Luigi Colani - The Father of the 1970 Lamborghini Miura Le Mans Concept and pioneer of biodynamic design
To understand the 1970 Lamborghini Miura Le Mans Concept, you have to understand Luigi Colani - the man behind this fibreglass pod-inspired prototype which combined the rear end of a Lamborghini Miura with the front end of what appears to be a glider.
Colani - originally born Lutz Colani in Berlin in 1928 - pioneered the biodynamic school of design, which was characterised by rounded, organic forms Colani believed to be ergonomically superior to traditional design.
Throughout his long career, which spanned from the 1950s up to his death in 2019, the German designer applied biodynamic design to everything from ballpoint pens, the Schimmel Pegasus grand piano, the quite, quite mad Soviet ekranoplan and oh yes, car design - that’s why we’re here, right? Anyway, Colani also created a number of biodynamic-inspired concept cars for manufacturers including Fiat, Alfa Romeo, Lancia, Volkswagen and BMW.
The most striking of Colani’s designs is the Lamborghini Miura Le Mans concept from 1970. Launched in 1966, the original Bertone-designed Miura is widely regarded as the world’s first supercar thanks to its 3.9-litre V12 engine which propelled it to a top speed of 163mph and would reach 0 to 60mph in 6.3 seconds. Its rear mid-engined two-seat layout, and jaw-dropping looks which included its unmistakable “eyelash” headlights may have also contributed to its status of the “world’s first supercar.”
The creation and design of Luigi Colani’s ConceptT
Almost everyone in the motoring world regards the Lamborghini Miura to be one of the finest pieces of car design ever. Even now - almost sixty years since its launch - the Miura is still winning awards for its aesthetics. Earlier in 2020 it scooped the GQ Award for the Most Beautiful Car Ever Made.
Now, we said “almost everyone”, meaning everyone apart from Luigi Colani who saw an original Miura and thought “hmm... I can make what is considered to be one of the best looking cars in the world and make it look better by making biodynamicising it”. Enter the Lamborghini Miura Le Mans Concept from 1970. At this point, it is also probably worth adding that Lamborghini had no part in Colani’s design. Essentially, Colani booked a table at a Michelin Star restaurant and brought along his own bottle of ketchup to “improve” the meal.
Colani sawed a Miura in half, threw the front in the bin, and kept the rear end with the original car’s wonderful 3.9-litre V12, suspension, and six-speed gearbox. As for the front end, it was made of fibreglass and appeared to resemble a glider. If this mismatch of Miura and a biodynamic pod wasn’t a strange enough concept, things get really weird now…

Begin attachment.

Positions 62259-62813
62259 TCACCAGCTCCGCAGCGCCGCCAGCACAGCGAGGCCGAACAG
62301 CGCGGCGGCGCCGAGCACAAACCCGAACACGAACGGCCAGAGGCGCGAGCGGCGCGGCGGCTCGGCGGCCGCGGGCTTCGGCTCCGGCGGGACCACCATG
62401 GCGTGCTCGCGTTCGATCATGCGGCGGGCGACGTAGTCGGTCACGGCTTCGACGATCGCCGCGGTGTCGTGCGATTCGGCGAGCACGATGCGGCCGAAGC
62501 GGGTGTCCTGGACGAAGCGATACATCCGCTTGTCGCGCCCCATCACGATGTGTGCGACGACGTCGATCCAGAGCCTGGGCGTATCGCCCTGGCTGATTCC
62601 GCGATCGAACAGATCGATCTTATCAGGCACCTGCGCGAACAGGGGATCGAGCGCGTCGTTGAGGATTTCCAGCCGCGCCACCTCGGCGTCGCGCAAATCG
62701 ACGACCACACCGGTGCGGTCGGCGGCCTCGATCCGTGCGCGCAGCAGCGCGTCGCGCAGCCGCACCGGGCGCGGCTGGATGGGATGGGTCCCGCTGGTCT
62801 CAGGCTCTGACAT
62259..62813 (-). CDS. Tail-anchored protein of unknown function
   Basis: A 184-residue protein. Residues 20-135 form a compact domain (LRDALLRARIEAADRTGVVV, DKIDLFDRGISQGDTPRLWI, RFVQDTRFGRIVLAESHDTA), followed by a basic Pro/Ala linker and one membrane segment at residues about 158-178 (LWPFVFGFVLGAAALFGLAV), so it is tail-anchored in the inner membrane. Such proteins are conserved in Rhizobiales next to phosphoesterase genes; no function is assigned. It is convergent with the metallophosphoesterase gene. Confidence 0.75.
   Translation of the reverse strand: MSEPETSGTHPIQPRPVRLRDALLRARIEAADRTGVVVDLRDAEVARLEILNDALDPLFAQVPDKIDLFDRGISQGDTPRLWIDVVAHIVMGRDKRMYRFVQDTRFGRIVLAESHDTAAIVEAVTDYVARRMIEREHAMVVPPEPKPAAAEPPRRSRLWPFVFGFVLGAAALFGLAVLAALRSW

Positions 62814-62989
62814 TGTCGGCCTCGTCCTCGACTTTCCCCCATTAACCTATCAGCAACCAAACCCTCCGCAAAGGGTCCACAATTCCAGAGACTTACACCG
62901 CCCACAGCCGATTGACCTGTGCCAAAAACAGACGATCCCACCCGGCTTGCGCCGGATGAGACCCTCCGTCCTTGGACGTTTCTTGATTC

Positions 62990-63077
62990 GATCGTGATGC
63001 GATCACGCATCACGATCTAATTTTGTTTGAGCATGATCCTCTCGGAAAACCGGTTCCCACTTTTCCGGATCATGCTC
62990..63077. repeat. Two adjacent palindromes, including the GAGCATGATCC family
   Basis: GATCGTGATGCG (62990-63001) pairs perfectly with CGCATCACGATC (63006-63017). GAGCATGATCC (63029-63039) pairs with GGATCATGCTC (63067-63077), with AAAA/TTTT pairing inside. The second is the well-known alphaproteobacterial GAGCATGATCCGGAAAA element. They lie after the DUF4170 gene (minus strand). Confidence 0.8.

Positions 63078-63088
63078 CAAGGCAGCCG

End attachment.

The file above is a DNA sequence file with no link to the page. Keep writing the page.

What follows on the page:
The driver and passenger would lie almost horizontal in the cockpit and control the car with a joystick. To ensure it kept in within the principles of biodynamics and achieve as much of a spherical, streamlined form as possible, Colani hid the front wheels under the body, meaning they were unable to turn.
At this point, I hear you asking “why the joystick?” Well, this is because the rear wheels didn’t turn either - going around a corner was achieved by connecting the front and rear of the Miura Le Mans Concept through tie rods and pedal cables, meaning that the car would bend in half. Envisage in your mind an articulated bus, and you would be absolutely correct in picturing how the Miura Le Mans Concept would tackle the twisty stuff.
What became of Luigi Colani’s creation?
Unsurprisingly, the Lamborghini Miura Le Mans Concept never made it to the 24 Hours of Le Mans. However, it was a fully functioning prototype and became a regular on the international car show circuit from 1970 to 1974. During its last year as a showpiece, Colani’s bright orange concept was repainted blue and decked out with Veedol oil stickers.
The car then disappeared in the United States where it lay forgotten until it resurfaced on eBay in 2010. It was auctioned off for $75,000 despite having a broken front suspension, no engine, and peeling paintwork. The rear wheels were still intact, so that was a plus point for the owner.
The Lamborghini Miura Le Mans Concept
We want to really like the Lamborghini Miura Le Mans Concept, and we salute Luigi Colani for trying something different and experimenting with his design philosophy. But to achieve this, he butchered one of the most beautiful and influential cars of all time…
And as a community of car lovers, we can’t help but feel that’s just overkill in the fullest sense of the word.
What do you think of Colani’s 1970 Lamborghini Miura Le Mans Concept - is it pioneering, or did he unnecessarily kill a Miura for an ego trip? Let us know in the comments below!